Cadets comprise nearly one-fifth of district’s high school population; they will honor U.S. 102nd Colored Troops buried at Elmwood Historic Cemetery after the Civil War
More than 700 Junior Reserve Officers Training Corps students from 22 Detroit Public Schools high schools will pay tribute to the members of the U.S. 102nd Colored Troops who are buried at Elmwood Historic Cemetery in a Veterans Day ceremony at 10 a.m. Friday November 11.
Since 1920, Detroit Public Schools has a strong tradition of military participation among its high school students. The current Corps of Cadets consists of 3,735 students in 22 high schools, which is 17 percent of the district’s high school student population. DPS hosts 19 Army programs, two Air Force programs and one Navy program, the most in Michigan.
Participants will include Senators Debbie Stabenow, Hansen Clarke and Maureen Stapleton, Detroit City Council President Charles Pugh and other dignitaries as well as representatives from more than 20 military and veterans organizations, including Tuskegee Airmen, Detroit Veterans of Desert Storm and a 102nd re-enactment group.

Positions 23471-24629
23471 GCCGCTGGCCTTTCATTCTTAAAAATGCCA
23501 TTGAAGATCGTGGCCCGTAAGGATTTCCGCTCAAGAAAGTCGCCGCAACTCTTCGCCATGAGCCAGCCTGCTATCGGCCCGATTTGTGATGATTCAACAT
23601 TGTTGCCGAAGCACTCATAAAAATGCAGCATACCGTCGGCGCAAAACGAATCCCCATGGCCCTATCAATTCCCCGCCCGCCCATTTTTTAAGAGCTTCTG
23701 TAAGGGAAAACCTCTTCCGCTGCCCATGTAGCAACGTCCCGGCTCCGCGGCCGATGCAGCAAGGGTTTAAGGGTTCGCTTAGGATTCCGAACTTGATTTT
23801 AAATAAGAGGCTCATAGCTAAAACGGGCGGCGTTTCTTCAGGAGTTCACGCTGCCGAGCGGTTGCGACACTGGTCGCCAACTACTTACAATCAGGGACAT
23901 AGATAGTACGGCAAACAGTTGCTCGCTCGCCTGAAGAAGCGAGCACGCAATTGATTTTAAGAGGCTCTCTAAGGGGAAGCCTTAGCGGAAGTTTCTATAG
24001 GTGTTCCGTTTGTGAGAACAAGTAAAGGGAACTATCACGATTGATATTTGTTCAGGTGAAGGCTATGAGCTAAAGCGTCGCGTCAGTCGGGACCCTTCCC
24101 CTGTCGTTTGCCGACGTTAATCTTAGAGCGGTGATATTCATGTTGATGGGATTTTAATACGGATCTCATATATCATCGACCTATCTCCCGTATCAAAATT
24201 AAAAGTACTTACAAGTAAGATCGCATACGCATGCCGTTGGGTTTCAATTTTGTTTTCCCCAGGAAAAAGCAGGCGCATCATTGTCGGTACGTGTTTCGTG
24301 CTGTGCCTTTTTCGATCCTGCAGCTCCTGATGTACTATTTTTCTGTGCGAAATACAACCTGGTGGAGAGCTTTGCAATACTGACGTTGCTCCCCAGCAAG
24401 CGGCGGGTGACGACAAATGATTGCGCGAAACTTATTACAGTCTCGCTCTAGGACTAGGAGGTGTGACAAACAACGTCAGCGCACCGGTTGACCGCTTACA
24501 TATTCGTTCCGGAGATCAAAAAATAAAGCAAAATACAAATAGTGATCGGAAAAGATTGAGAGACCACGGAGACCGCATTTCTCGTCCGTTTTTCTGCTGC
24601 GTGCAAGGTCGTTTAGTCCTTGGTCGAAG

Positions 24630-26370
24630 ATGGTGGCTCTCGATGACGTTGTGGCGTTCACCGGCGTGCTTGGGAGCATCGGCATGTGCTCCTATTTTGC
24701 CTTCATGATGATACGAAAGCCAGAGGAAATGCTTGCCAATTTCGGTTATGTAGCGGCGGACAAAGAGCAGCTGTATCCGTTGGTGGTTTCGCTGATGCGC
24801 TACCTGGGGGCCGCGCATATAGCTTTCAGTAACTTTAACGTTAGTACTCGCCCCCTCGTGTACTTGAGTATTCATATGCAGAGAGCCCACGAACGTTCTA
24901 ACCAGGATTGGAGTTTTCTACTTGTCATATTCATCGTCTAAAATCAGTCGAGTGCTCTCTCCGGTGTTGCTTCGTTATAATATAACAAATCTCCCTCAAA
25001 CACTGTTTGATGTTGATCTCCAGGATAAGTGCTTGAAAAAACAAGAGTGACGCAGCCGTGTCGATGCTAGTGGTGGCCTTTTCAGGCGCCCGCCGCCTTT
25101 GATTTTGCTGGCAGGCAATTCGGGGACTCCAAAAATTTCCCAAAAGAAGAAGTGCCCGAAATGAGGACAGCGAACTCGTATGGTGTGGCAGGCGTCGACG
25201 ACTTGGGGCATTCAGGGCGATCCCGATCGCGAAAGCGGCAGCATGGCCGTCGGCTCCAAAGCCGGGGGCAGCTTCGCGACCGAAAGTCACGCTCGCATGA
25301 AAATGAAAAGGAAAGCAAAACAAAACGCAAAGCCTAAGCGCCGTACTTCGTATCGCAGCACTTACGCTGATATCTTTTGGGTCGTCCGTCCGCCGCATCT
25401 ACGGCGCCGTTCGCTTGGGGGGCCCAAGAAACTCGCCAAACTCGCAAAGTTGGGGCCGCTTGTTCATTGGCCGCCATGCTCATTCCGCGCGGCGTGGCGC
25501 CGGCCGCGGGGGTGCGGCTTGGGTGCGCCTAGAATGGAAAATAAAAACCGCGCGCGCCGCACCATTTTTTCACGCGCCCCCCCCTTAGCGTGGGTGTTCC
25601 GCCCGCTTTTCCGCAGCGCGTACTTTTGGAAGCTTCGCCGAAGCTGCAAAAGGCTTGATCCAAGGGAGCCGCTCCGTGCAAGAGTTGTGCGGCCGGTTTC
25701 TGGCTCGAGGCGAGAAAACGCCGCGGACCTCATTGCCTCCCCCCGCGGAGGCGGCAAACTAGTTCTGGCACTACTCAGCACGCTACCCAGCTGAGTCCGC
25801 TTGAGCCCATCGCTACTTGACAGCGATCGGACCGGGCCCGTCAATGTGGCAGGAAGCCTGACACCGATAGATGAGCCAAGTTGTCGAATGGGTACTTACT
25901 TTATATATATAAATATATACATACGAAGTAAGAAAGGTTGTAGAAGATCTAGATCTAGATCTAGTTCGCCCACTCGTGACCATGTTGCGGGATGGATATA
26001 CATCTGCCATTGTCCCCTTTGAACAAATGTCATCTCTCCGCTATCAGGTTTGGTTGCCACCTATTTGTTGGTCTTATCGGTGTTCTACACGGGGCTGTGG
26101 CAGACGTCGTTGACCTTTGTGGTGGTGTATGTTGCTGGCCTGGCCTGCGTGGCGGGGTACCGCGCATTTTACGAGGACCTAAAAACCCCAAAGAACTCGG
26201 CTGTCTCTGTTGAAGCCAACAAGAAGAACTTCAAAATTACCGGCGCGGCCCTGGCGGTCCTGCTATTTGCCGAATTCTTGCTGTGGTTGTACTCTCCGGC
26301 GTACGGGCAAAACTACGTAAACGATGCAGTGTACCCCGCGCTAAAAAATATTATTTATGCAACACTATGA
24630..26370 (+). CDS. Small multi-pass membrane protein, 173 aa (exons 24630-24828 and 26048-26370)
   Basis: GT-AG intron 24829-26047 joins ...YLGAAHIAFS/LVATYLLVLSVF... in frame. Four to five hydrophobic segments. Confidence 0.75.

The ceremony will honor 20 African American and Native American troops who were buried at Elmwood after the Civil War.
JROTC students in DPS have a higher average graduation rate than students in their home schools. They also have higher grade point averages, ACT and SAT scores and far lower rates of suspension and dropping out. They are under no obligation to join the military. JROTC simply uses proven military skills to help students develop and improve self-discipline, confidence, and pride in ways not usually offered in school.
Under the guidance of retired military personnel, DPS JROTC cadets receive classroom instruction in leadership, effective communication, conflict management, physical fitness and more. Their classes are combined with service learning projects and other activities geared at preparing students for college.
JROTC cadets are very active in their schools and communities, providing services such as Color Guard detail, drill teams, escorts for visiting dignitaries, and ushers for college and career fairs, concerts, dances, and other school and community activities. Cadets also participate in youth literacy programs, Red-Cross Blood Drives, and Toys for Tots.